Tuesday, October 14, 2014

The Body of ICAR

Guest Blogger J. Marc Beverly
MRA Avalanche Alternate Delegate for ICAR
Albuquerque Mountain Rescue
The Human body and the Search and Rescue world have many similarities. As an infant, we are naive about the fact that the human body has many organs and a network of nerves, blood vessels, muscles, and bones that are the large functional groups to make the system work. Likewise, the rescue community is also composed of many entities, each with specific skills, functions, and responsibilities.

This was the first year ever (in a 66-year history) that the International Commission of Alpine Rescue (ICAR) met in the United States. Four days of trainings and meetings were dedicated to continue to build a neural connection among rescue members from around the world. All in attendance, more than three hundred from over 29 countries are on the path to the same end, to become better rescuers by sharing and gaining knowledge.

Sometimes, MRA teams in the USA do not realize how much of a role they play in the greater scheme of things until you go to an event like the ICAR. We sometimes get caught up in traditions of doing things a certain way, and sometimes consistency is good. However, every now and then we should reconsider what we are doing in our rescue regimes, to knock the proverbial “straw man” down and prove ourselves right, or consider another alternative. Cross-pollination helps with evolution and thwarts stagnation.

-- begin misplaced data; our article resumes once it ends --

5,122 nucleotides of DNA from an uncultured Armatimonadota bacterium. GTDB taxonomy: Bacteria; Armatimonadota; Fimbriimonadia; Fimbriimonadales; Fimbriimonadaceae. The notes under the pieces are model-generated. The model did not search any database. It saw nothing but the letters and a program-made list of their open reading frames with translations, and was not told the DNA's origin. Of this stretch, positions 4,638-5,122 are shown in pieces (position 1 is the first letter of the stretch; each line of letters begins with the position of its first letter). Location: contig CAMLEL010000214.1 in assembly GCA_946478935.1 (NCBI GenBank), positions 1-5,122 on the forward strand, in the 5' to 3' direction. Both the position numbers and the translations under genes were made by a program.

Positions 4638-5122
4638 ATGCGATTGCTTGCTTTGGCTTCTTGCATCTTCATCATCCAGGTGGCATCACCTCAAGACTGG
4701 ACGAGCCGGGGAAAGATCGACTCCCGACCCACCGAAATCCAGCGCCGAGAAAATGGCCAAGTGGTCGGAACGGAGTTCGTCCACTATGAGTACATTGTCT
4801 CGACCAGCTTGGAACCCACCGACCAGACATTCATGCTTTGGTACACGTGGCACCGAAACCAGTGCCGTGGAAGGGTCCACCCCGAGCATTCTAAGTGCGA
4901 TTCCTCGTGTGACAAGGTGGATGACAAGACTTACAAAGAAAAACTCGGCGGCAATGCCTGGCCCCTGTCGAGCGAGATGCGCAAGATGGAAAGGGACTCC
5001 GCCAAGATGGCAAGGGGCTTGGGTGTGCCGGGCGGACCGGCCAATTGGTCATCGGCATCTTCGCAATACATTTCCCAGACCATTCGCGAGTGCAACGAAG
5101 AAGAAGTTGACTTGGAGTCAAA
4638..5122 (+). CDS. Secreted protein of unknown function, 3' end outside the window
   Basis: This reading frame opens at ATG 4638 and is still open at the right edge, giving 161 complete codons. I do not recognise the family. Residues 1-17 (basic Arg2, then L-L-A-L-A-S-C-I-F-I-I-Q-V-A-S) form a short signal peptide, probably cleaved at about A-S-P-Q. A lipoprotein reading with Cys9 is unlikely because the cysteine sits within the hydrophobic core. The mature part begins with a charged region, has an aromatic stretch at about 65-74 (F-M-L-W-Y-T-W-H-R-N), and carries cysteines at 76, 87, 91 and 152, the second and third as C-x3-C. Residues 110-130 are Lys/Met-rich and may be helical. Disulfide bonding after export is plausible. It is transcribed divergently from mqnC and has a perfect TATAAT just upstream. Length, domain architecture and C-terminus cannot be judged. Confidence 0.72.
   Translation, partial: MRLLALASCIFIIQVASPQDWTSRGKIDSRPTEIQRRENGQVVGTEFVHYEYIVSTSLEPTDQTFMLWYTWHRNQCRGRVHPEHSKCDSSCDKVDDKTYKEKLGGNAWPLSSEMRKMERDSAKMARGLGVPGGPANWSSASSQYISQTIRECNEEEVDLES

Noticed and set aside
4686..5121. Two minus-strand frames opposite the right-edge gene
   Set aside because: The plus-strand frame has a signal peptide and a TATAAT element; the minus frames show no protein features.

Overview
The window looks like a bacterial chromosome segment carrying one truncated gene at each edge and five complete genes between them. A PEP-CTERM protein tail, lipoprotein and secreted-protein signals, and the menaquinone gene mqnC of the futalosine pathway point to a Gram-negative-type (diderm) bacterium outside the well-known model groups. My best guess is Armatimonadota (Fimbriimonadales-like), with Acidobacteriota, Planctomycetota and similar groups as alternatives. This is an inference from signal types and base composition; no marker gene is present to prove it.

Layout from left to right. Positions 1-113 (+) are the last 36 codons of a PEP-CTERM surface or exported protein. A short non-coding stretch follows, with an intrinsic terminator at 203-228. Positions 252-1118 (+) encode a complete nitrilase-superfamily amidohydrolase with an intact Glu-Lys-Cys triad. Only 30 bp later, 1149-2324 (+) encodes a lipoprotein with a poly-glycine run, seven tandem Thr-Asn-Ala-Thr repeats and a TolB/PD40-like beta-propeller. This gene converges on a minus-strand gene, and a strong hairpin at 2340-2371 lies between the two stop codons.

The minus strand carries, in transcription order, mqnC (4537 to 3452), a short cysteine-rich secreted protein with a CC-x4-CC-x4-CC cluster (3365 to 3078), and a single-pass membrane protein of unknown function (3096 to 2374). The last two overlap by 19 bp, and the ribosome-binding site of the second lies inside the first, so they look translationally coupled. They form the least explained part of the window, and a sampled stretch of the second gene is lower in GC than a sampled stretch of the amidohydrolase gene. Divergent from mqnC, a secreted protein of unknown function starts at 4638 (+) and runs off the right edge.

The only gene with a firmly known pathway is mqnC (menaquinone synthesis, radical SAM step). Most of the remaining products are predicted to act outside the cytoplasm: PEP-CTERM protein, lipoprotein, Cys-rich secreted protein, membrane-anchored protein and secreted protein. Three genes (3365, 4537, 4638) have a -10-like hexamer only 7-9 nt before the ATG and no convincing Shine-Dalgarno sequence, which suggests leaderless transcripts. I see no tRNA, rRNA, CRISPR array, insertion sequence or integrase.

The high level of professionalism and commitment is evident at ICAR. Certainly, the organization did not start this way, but it is achieving what was sought, and the mission of ICAR to spread education appears to be in full swing.

This was my first time attending ICAR and I personally enjoyed to be able to spend time contemplating difficult questions with those who write our action plans for organized alpine rescue. Certainly, I have done the same within the guiding community, but many international guides from other countries are at ICAR for the same purpose as I, to learn and contribute something to the ongoing metabolism of alpine rescue.

For me, I have gained answers to some of my questions, but ICAR has left me with more focused questions for which I hope to find answers to in the future. I gained insight from every meeting and training. I learned of new probing techniques, gained insight on medical triage for avalanche victims, and learned of new ways of handling high-risk avalanche rescue with helicopter operations. New products from manufacturers were on hand specifically for rescue (that I don’t see at the Outdoor Retailer’s Show), while input was freely given by the end-users on how to improve upon what is currently available.


     Courage - Commitment - Compassion



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